2.4  The measure was subsequently challenged by Germany in the European Court of Justice, and, in a judgement of 5 October 2000,[6] the Court annulled the Directive on the grounds that Article 100a (now Article 95) did not provide an appropriate legal base. The Court found that the Directive as a whole neither sought to eliminate obstacles to the free movement of goods and the freedom to provide services, nor to eliminate distortions of competition. It further found that, in view of this, Article 95 could not be used to circumvent the express exclusion of harmonisation in relation to human health contained in Article 152(4)(c). Consequently, although a Directive prohibiting certain forms of advertising, such as in magazines circulating between Member States or sponsorship of sporting events) could lawfully have been adopted, it was not possible to partially annual Directive 98/43/EC without amendment. The Court therefore annulled it in its entirety.

The current proposal

2.5  On 30 May 2001, the Commission brought forward an amended proposal, which is still based on the same Articles of the Treaty (now 47(2), 55 and 95), but which the Commission says takes "due account" of the European Court's ruling. The justification for the measure is similar to that for the earlier proposals, namely the need — already exercised on a national basis by most Member States — to curb tobacco advertising in order to protect health, and for this to be done across the Community to the extent necessary for the completion of the internal market. The Commission says that this aim should now be achieved, consistently with the Court's ruling, by banning press advertising and other printed publications, as well as sponsorship involving more than one Member State. It also considers that internet advertising and free distribution need to be covered in order to ensure coherency.

2.6  More specifically, the proposal would require Member States to bring in laws which would prohibit:

    —  advertising of tobacco products in the press and other printed publications, other than that limited to publications intended exclusively for professionals in the tobacco trade and to those published and printed in third countries which are not principally intended for the Community market: this provision would also apply to internet advertising;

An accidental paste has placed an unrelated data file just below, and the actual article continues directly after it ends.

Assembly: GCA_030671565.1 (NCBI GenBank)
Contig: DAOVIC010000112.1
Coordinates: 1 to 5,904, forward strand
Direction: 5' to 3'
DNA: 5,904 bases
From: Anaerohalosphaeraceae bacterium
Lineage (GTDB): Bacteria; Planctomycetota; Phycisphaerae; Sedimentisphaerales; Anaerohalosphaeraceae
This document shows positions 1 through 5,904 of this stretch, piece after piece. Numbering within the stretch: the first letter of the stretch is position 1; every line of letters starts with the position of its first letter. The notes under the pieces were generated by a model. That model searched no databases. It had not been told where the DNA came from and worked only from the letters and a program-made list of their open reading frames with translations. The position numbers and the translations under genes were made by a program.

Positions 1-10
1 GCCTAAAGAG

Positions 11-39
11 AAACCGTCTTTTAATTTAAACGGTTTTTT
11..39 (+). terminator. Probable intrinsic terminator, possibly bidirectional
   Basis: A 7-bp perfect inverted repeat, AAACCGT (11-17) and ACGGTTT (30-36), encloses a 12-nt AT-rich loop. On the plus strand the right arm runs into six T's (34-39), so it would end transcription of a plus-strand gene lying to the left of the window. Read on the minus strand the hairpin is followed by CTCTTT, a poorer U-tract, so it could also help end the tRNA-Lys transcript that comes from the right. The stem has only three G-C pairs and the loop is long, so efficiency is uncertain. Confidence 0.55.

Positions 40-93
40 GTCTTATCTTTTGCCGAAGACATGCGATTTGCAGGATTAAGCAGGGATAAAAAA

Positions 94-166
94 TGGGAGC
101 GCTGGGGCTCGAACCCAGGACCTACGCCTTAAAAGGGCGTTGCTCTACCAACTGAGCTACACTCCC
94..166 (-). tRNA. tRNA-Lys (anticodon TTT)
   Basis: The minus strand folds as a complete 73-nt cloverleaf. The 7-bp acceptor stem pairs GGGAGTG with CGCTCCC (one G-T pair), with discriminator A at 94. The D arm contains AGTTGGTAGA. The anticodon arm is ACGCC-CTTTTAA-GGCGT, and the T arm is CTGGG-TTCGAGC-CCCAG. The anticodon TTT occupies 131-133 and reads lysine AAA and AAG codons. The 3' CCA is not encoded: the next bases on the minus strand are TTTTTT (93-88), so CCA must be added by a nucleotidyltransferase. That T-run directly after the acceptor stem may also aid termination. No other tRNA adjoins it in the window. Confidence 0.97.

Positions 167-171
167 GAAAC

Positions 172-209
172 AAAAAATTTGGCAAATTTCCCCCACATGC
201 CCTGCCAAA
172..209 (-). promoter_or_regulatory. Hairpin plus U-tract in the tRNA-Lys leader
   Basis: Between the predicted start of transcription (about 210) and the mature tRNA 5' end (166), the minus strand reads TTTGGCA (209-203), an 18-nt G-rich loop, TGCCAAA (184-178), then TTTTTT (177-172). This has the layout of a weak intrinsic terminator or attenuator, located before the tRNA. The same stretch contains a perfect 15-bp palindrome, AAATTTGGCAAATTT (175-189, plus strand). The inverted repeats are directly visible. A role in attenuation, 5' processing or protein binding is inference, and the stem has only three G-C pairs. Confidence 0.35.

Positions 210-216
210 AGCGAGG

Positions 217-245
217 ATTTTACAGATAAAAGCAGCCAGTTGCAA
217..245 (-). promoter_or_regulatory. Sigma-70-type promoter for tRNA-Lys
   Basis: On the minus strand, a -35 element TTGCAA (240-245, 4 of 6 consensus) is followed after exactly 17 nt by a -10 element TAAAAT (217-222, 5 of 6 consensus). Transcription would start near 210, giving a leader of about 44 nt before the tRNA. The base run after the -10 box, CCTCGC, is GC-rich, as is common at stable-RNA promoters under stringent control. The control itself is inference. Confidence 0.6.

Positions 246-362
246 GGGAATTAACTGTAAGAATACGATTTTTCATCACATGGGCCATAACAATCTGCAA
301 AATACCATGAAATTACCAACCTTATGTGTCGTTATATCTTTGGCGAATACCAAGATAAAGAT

—  all forms of radio advertising of tobacco products, including sponsorship by companies manufacturing or selling tobacco products;

    —  the sponsorship of events or activities involving or taking place in several Member States, or otherwise having cross-border effects; and

    —  the free distribution of tobacco products in the context of such events.

In all cases, including (it would seem) sponsorship at events such as Formula One, these provisions would need to be in place by 31 July 2005. However, the Commission would review action taken no later than five years after the Directive enters into force.

The Government's view

2.7  In her Explanatory Memorandum of 18 July 2001, the Parliamentary Under- Secretary of State for Health at the Department of Health (Yvette Cooper) points out that smoking is the UK's single greatest cause of preventable illness and death, and that the Government is committed to reducing its incidence and to saving lives. She adds that action at European level in this area forms a key plank of the White Paper "Smoking kills" published in December 1998, and that the UK is in favour of this proposal. She recalls that the Government supported the previous Directive, and, upon its annulment, introduced primary legislation in the form of the Tobacco Advertising and Promotion Bill, in order to carry out its commitment to ban tobacco advertising. She says that, although that Bill fell due to lack of parliamentary time before the General Election, the Government has re-stated its commitment to re-introduce the Bill during the course of this Parliament.

2.8  On the specific aspects of the new proposal, the Minister identifies sponsorship as an area of concern, and says that the UK will be looking to maintain its existing policy in this area. It will therefore be pressing for exceptional global events, such as Formula One, to be allowed to retain tobacco sponsorship for a "short transitional period up to 2006", in order to find time to identify alternative sponsors.

2.9  The Minister also says that the Government is re-drafting the Regulatory Impact Assessments it prepared for the previous Directive so as to reflect the fact that the present proposal is less comprehensive.

Conclusion

2.10  Although the Minister has said that the Government will be letting us have a revised Regulatory Impact Assessment, we find the remainder of her Explanatory Memorandum surprisingly uninformative, given the background to this proposal. Consequently, when she supplies her amended Assessment, we would also like her:

    —  to identify clearly those changes which the Commission has made in response to the ruling of the European Court;

    —  to say whether, in the Government's view, those changes are consistent with that ruling;

    —  to indicate what view is taken on this last point by the Council Legal Services.



4   (18530) -; see HC 155-vii (1997-98), (19 November 1997) and HC 1204, and Official Report, European Standing Committee B, 2 December 1997. Back

5   19 November 1997, 10 December 1997 and 11 February 1998. Back

6   Case C-376/98 Germany v. European Parliament and CouncilBack